Ann Arbor, Michigan-based battery developer Sakti3 has a lot of work to do if it's going to live up to the hype surrounding its latest funding round.

A $15 million investment from the iconic British vacuum cleaner firm Dyson drew attention from broadsheets including the Wall Street Journal and the Financial Times.

The Guardian echoed claims that Sakti3’s technology could double current lithium-ion battery life spans. So far, the Sakti3 team, which has been working on a solid-state lithium-ion variant since 2006, has gotten no further than a prototype. But it is said to have the highest energy density of any battery to date, at more than 1,100 watt-hours per liter.

The company has achieved this by replacing the liquid electrolyte of traditional lithium-ion batteries with a solid material that allows more energy to be stored. Solid-state batteries should also be able to be charged more quickly. And since the liquid electrolyte in a lithium-ion battery is flammable, doing away with it could improve safety.

Inventor Sir James Dyson, Dyson’s founder and chief engineer, was clearly impressed by the concept, which was named one of the world’s top ten breakthrough technologies in the MIT Technology Review in 2011.

“Sakti3 has achieved leaps in performance which current battery technology simply can’t,” Dyson said in a press release. “The Sakti3 team has amazing ambitions, and their platform offers the potential for exponential performance gains.”

According to press reports, Dyson and his research and development chief Mark Taylor spent three months evaluating Sakti3’s technology, which was spun out of the University of Michigan by a professor, Ann Marie Sastry.

Dyson’s investment means Sakti3 has secured a total of $50 million so far, including a $3 million grant, $2 million in Series A funding in 2009, $11 million in two rounds in 2010, $14 million in a Series B-1 round in 2012, and $5 million on top of Dyson’s backing this year.

Other investors include Beringea, General Motors, Khosla Ventures and Itochu, the Japanese trading giant. All this looks very encouraging. But industry watchers will be keenly aware that it takes more than a good idea and a bundle of cash to succeed in energy storage.

It is now almost a year now since LightSail Energy, a compressed air energy storage startup that also had a novel approach, talented leadership, and a pile of big-name investor cash (including money from Khosla), started running into trouble. Since then, the company has continued to make headlines -- but it is less clear when it will make money.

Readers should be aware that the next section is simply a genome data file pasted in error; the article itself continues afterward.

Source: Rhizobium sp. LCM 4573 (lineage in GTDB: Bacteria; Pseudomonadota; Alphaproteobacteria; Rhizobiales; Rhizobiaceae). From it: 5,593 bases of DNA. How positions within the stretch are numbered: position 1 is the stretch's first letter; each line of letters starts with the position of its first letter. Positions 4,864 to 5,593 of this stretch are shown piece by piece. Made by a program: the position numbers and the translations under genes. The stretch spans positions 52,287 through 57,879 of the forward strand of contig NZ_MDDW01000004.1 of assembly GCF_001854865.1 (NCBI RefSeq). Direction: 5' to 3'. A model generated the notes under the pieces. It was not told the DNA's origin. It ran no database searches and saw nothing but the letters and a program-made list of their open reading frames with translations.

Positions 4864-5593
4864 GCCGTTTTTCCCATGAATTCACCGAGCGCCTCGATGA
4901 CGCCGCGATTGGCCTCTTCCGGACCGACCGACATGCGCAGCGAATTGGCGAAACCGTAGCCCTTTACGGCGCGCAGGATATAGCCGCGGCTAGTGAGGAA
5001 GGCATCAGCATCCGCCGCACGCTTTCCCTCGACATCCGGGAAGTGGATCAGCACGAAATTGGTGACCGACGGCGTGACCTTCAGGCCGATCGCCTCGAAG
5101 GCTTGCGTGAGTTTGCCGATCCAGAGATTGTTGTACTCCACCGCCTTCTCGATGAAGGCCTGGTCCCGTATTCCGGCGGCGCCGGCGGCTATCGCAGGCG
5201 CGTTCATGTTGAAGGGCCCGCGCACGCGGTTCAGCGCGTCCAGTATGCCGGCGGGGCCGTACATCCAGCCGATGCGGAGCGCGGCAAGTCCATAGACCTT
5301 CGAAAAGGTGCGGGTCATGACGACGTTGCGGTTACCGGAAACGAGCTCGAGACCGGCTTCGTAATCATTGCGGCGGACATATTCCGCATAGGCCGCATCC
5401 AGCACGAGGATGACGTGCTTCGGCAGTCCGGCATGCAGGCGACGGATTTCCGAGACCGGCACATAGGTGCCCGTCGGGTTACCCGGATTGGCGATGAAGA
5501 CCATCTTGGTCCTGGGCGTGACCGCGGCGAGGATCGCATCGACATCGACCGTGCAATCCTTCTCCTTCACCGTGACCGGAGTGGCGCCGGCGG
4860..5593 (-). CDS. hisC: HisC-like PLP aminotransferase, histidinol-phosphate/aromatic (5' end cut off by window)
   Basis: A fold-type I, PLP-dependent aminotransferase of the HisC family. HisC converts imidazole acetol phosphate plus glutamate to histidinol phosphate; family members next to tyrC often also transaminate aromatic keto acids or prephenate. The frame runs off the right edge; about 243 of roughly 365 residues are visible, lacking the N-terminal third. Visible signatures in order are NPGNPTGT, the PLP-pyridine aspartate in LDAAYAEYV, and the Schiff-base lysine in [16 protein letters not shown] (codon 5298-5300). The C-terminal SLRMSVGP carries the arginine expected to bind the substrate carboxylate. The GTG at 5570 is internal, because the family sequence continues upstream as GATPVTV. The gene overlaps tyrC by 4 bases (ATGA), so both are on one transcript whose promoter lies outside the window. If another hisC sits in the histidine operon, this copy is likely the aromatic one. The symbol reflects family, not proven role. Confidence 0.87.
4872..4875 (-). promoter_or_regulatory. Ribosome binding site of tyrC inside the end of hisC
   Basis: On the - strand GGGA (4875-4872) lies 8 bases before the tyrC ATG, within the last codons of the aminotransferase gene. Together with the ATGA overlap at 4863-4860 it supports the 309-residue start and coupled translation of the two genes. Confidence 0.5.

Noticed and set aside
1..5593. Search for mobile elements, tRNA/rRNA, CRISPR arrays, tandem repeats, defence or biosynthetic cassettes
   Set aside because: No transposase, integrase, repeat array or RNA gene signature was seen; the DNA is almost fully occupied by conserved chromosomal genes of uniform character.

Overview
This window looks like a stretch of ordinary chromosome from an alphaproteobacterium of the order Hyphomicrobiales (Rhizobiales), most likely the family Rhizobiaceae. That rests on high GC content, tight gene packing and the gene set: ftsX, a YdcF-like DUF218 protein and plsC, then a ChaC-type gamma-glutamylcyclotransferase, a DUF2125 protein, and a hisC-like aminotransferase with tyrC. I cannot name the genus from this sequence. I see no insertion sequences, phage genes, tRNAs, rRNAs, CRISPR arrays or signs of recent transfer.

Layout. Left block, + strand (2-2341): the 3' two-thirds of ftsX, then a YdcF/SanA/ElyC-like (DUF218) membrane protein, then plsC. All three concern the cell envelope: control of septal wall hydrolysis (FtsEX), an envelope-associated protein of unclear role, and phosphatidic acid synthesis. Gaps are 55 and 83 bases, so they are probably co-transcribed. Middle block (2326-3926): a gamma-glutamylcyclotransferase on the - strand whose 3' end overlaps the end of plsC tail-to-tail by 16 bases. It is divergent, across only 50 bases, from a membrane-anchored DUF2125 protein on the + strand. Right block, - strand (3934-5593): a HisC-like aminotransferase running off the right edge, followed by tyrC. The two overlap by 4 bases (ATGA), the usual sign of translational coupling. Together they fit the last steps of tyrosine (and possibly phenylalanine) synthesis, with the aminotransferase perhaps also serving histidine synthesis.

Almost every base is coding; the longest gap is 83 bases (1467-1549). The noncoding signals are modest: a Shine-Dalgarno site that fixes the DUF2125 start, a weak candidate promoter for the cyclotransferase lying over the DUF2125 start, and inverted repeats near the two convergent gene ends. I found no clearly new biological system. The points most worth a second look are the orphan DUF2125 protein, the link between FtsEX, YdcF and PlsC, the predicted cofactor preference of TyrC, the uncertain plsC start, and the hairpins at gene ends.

The battery sector has also had its fair share of failures. Valence Technology, A123, Exide, and Xtreme Power are among the high-profile names in the battery business that have run aground in recent years.

Furthermore, many of the companies that could be considered to be at the vanguard of battery technology development today, such as EOS Energy Storage or Ecoult, still have a ways to go before being commercially successful. And even if Sakti3 survives the rocky ride to commercialization, it could have plenty of competition.

Volkswagen, for example, is backing another solid-state battery hopeful, the Stanford University spinout QuantumScape, and could be set to increase its stake in the company later this year. 

Meanwhile, in February, the MIT Technology Review reported that the chemical giant BASF had doubled the energy storage capacity of nickel-metal hydride batteries, and was targeting an additional eightfold improvement. 

Admittedly, these companies are likely eyeing the electric vehicle market, while Dyson’s interest in Sakti3 is more likely related to consumer devices. And overall, the fact that energy storage is attracting an ever-wider range of investors is a good thing, said Logan Goldie-Scot, an associate at Bloomberg New Energy Finance.

“We’ve seen a few other examples of this,” he said, citing Apple as another consumer brand recently linked to energy storage. “The battery is becoming a major differentiating feature, whether that’s in consumer electronics, electric vehicles, or indeed in stationary applications. The implications for the industry can only be positive."

“Any developments at the consumer level are likely at some point down the line to have a stationary application as well," added Goldie-Scot.

As to whether Dyson’s high-profile bet on Sakti3 will pay off, though, it is still very much anyone’s guess. “There are a large number of pre-commercial battery manufacturers out there, and many of these have managed to raise tens and tens of millions of dollars to date,” he said. “No one is quite sure who the future winner will be.”